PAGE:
It’s been said that the hardest part of martial arts training is getting into the car. I have seen this first hand when 11 people tell me they are coming to train and 2 show up. I don’t take it personally when people tell me they were “busy” or there was “traffic” or whatever. I know it really isn’t about all that – it’s difficult to drag your butt to training sometimes, particularly when you haven’t developed the mental toughness to push past a hard day at work and train anyway.

To get good at martial arts you also need to train solo. There is something about working on the mental and physical aspects of martial arts alone which pushes things around in your brain and makes them stick. You do not get good in class, class is the catalyst that starts the reaction – you get good in solo practice and reflection.

I want to offer up my couch potato plan for getting good at your martial art – even if you think you don’t have time.

The first part of the plan is to make an enjoyable game out of finding hidden time. One thing I suggest is to do some kind of training during TV commercials. If you watch 1 hour of network television a day (and most people watch more), you’ll have at least 20 minutes of training time. You could exercise during that time, practice a kata, throw some punches, whatever.

Like I said, make finding time an enjoyable game – even a couple of minutes here and there really add up.

Another TV related training method which helps reaction time is to do a technique (such as throwing a punch) while watching a show – as quickly as possible each time the scene or camera angle changes on the show. This is a good way to train the perception without a partner.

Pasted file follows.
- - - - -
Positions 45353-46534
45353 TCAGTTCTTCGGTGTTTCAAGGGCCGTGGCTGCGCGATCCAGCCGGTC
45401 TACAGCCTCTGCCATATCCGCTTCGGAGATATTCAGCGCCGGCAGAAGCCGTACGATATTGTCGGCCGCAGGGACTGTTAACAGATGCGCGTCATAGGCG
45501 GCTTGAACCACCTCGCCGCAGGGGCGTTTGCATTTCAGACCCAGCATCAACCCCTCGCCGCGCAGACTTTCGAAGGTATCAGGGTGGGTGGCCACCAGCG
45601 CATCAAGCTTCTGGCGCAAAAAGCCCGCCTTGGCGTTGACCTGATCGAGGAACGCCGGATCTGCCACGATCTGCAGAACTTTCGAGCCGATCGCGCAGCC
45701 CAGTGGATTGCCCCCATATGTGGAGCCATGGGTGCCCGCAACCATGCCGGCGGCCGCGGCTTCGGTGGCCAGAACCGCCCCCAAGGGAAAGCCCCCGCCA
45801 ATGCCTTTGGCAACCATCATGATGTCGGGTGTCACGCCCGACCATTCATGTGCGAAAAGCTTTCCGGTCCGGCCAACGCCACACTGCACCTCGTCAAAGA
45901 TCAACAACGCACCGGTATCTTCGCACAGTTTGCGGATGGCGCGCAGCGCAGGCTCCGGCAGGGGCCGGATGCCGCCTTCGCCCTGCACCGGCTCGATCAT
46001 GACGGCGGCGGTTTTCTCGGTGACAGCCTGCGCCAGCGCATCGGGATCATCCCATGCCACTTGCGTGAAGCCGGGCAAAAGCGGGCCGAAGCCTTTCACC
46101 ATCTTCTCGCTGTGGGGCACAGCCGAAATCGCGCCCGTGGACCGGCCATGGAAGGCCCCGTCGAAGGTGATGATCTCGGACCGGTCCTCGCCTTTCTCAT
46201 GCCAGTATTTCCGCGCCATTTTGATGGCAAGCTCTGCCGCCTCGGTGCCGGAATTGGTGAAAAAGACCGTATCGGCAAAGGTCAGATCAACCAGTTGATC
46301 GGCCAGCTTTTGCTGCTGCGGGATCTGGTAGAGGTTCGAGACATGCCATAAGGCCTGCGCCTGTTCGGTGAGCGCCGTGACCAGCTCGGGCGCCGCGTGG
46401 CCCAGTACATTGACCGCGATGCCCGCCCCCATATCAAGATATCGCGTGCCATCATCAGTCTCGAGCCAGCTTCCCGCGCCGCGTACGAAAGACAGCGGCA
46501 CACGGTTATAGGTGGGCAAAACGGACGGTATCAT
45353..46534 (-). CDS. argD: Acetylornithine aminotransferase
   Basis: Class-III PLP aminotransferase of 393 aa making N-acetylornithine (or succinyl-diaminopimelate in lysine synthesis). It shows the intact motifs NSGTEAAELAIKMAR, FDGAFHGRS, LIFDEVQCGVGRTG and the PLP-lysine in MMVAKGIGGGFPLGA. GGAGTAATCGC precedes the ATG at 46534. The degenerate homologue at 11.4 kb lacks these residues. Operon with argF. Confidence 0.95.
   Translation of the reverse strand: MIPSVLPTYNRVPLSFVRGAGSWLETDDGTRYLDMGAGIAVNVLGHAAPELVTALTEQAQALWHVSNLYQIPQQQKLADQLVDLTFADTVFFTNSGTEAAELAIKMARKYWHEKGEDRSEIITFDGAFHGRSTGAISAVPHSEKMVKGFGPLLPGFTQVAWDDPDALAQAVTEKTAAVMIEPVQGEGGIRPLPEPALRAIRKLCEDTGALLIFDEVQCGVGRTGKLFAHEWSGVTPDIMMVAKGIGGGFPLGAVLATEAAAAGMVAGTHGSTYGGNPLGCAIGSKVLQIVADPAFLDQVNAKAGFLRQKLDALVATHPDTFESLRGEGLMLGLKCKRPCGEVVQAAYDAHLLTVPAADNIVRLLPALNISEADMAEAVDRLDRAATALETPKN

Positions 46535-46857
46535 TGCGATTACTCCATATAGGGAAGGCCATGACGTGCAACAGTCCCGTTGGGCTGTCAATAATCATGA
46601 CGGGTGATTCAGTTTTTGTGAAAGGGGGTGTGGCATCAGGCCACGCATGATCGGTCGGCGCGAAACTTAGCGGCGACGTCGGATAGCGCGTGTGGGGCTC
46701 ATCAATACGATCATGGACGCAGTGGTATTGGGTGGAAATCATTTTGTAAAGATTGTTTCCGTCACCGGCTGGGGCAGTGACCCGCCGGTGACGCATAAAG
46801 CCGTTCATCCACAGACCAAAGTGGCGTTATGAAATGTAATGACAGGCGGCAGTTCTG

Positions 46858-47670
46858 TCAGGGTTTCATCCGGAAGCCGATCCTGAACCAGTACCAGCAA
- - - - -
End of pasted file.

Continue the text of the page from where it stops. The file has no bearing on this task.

The next suggestion is to utilize waiting time, and I have two ways to do this. 1. Carry around a martial arts related book with you whenever you think you might have wait time and read. 2. Practice your techniques, or kata, or whatever in your mind without moving. Suggestion #2 will get you good incredibly fast.

When I lived in Boston I would frequently take the subway or a bus. While sitting there, I would  mentally go over foot movements, angles, drills, etc. It really helped me to improve. The mind has a hard time differentiating between vividly imagined practice and real practice. I probably got an extra 5 hours of practice a week in just doing this.

My next suggestion is to find sneaky ways to train. Make all of your movements martial movements without giving away what you are doing. For example, I use tai-sabaki (body shifting) movements to walk around obstacles. I am aware of how I open and close doors and do it in a way that could be translated into a strike or a throw. Doing this will help internalize your movements and burn them into muscle memory. Again – make a game out of it – be creative.

Next is walking around training. When walking around amongst other people mentally note their distance. Notice how you feel as they get closer or move farther away. What are they doing with their hands. If they are standing, do they have good balance or poor balance. Are there any bulges in their clothing that may be weapons. If they had bad intentions, how would they have to move to attack. Do this without staring at anybody. Train yourself to use peripheral vision and short non-threatening glances.

Finally is mental scenario training. Whenever you go anywhere – including changing rooms in your house, scan the room. Look for exits and notice if there are any obstacles there. What in the room could be used as cover or as an improvised weapon? What would you do if armed people came in intent on doing you harm. While you do this pay attention to your breathing and heart-rate. Keep your breathing slow and through the nose.

The important thing is to make these things as enjoyable as possible. If you do, it will be easier to continue doing them.

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